Dr. Kampf anticipates that the project will take about 10 years to complete. We are the only ones using monospecific antibodies on such a large scale using human tissues. The main goal is to develop a scalable system that can be used on a whole proteome scale using tens of thousands of specific antibodies.
Clinical Applications of Microarrays
Researchers at Roche Molecular Systems (www.roche-diagnostics.com) are developing several microarray technologies for clinical applications, including genotyping, re-sequencing, and gene-expression studies of disease tissue.
The AmpliChip CYP450 is a genotyping test for drug metabolism variations that impact individuals responses to approximately 20% of drugs on the market. The AmpliChip CYP450 test has applications in coronary arterial disease, psychiatry, and potentially in cancer, asserts Walter Koch, Ph.D, vp, head of research.
One of the genes we tested, CYP2D6, has its enzyme activity lacking in about 7% of all Caucasians because theyve inherited two nonfunctional alleles from their parents. Dr. Koch explains that if a breast cancer patient lacks this enzyme, she wont benefit from Tamoxifen because the CYP2D6 gene catalyzes its activation. In addition, many antidepressants and anti-psychotics are substrates for this enzyme.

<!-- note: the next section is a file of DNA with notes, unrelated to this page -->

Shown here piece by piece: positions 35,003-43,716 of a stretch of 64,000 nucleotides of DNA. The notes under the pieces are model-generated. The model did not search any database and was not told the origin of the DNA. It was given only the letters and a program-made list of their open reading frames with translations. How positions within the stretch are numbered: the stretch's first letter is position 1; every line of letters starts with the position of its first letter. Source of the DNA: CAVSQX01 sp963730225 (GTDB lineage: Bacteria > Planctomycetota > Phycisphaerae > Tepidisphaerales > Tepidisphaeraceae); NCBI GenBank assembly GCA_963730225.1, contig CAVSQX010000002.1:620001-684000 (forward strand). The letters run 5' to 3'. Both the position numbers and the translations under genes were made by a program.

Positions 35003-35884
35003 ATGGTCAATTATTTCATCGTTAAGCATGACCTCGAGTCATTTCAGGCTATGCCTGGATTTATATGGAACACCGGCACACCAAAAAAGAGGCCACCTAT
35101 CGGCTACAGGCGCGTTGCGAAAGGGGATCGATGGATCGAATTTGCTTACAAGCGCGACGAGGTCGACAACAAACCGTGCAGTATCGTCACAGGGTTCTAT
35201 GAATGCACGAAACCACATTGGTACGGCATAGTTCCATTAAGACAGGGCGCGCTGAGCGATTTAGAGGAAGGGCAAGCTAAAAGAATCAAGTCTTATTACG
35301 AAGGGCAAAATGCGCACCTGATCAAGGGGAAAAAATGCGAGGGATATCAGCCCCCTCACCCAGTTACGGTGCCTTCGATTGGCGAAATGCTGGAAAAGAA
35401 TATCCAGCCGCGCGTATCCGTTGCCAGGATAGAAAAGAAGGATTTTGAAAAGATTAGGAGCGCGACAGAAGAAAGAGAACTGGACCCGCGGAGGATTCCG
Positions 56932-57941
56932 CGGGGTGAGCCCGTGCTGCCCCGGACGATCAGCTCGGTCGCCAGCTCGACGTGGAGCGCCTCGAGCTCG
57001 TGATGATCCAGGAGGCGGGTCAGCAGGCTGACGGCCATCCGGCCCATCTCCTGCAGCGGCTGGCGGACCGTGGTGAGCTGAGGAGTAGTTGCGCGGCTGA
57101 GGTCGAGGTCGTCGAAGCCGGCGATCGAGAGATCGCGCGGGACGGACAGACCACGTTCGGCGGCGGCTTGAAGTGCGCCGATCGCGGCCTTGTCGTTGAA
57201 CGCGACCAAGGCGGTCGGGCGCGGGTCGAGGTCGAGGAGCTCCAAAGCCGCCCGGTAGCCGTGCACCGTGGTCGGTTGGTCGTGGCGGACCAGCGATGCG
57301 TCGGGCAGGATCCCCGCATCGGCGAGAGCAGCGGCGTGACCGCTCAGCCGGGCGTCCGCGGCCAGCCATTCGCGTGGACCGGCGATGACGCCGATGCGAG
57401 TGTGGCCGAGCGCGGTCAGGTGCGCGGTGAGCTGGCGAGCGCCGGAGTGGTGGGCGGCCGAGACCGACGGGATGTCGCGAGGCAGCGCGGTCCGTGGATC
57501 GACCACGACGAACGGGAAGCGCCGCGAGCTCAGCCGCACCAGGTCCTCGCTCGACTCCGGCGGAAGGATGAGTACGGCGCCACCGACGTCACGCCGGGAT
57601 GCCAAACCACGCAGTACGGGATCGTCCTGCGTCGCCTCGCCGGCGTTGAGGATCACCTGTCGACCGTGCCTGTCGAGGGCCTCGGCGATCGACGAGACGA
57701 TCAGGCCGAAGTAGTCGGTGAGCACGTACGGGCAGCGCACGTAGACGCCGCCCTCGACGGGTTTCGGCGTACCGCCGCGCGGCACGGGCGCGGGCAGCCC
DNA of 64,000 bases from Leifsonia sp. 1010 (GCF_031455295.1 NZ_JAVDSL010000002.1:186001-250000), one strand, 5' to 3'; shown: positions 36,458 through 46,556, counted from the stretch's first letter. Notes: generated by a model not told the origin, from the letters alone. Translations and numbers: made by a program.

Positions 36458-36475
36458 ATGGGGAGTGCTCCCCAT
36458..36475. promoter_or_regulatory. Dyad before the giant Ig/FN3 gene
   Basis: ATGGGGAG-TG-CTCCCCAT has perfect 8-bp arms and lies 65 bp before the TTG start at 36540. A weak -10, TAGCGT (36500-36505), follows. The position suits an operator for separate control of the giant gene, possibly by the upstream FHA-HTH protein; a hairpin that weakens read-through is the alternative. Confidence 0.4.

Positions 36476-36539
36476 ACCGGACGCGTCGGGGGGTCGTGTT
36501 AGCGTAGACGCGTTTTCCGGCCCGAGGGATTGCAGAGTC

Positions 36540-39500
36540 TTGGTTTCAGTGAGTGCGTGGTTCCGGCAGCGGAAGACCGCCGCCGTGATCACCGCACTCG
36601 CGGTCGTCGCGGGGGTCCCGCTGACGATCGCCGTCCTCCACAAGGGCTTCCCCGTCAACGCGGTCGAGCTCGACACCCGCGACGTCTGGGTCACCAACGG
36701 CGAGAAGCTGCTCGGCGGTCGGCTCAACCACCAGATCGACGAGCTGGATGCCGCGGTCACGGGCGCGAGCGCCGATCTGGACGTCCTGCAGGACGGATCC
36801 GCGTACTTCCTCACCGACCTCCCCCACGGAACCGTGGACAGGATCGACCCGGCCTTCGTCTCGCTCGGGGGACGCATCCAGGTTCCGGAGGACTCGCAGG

However, Dr. Koch says in this case there are more apt to be adverse reactions to the medications. This gene is also important for other agents, such as beta-blockers, anti-arrhythmics, and common pain medications like codeine.
Another application being developed determines the sequence of the most frequently mutated gene in cancer, the P53 tumor suppressor gene. This is a slightly different use, instead of looking for variation distributed across a couple of genes, now were determining the exact sequence of the entire gene, Dr. Koch notes.
P53 is a master regulator of cell biology. It turns out that when the gene is mutated the protein isnt functioning normally, and these mutations are associated with poor prognosis as the cells are often resistant to chemotherapy. This can be important in making decisions about what therapy to choose in a particular cancer or in some cases, even driving therapy to an earlier stage.
A third application is using gene-expression profiling to categorize or sub-divide leukemias into molecular subtypes, most of which have different associated prognostic outcomes. We see a host of other cancer diagnostics that will employ this approach, states Dr. Koch. We know that the specific program of genes that are up- and down-regulated within a tumor can be informative about the molecular etiology of that cancer and that it is associated with both prognosis and treatment decisions.